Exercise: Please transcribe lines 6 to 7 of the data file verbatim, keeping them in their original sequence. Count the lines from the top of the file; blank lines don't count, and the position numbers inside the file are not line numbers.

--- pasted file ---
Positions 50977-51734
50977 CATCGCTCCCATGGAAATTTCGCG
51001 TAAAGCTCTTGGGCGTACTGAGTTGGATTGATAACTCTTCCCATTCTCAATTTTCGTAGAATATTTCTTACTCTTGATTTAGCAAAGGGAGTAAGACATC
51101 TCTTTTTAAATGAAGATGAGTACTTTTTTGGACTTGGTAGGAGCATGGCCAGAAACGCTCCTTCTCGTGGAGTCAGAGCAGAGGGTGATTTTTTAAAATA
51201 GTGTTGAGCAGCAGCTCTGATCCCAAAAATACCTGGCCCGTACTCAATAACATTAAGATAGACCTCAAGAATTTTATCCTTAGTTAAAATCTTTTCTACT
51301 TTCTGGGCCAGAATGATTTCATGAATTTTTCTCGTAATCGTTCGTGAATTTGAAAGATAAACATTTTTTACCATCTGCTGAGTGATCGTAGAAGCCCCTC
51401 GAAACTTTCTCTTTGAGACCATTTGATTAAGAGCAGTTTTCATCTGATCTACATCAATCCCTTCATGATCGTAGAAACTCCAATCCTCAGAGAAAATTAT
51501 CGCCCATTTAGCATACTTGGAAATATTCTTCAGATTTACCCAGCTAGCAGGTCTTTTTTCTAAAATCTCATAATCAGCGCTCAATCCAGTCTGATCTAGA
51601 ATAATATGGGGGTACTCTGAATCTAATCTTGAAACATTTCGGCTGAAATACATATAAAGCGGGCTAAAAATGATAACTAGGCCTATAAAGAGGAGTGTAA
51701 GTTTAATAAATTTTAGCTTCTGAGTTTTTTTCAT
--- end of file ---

51301 TTCTGGGCCAGAATGATTTCATGAATTTTTCTCGTAATCGTTCGTGAATTTGAAAGATAAACATTTTTTACCATCTGCTGAGTGATCGTAGAAGCCCCTC
51401 GAAACTTTCTCTTTGAGACCATTTGATTAAGAGCAGTTTTCATCTGATCTACATCAATCCCTTCATGATCGTAGAAACTCCAATCCTCAGAGAAAATTAT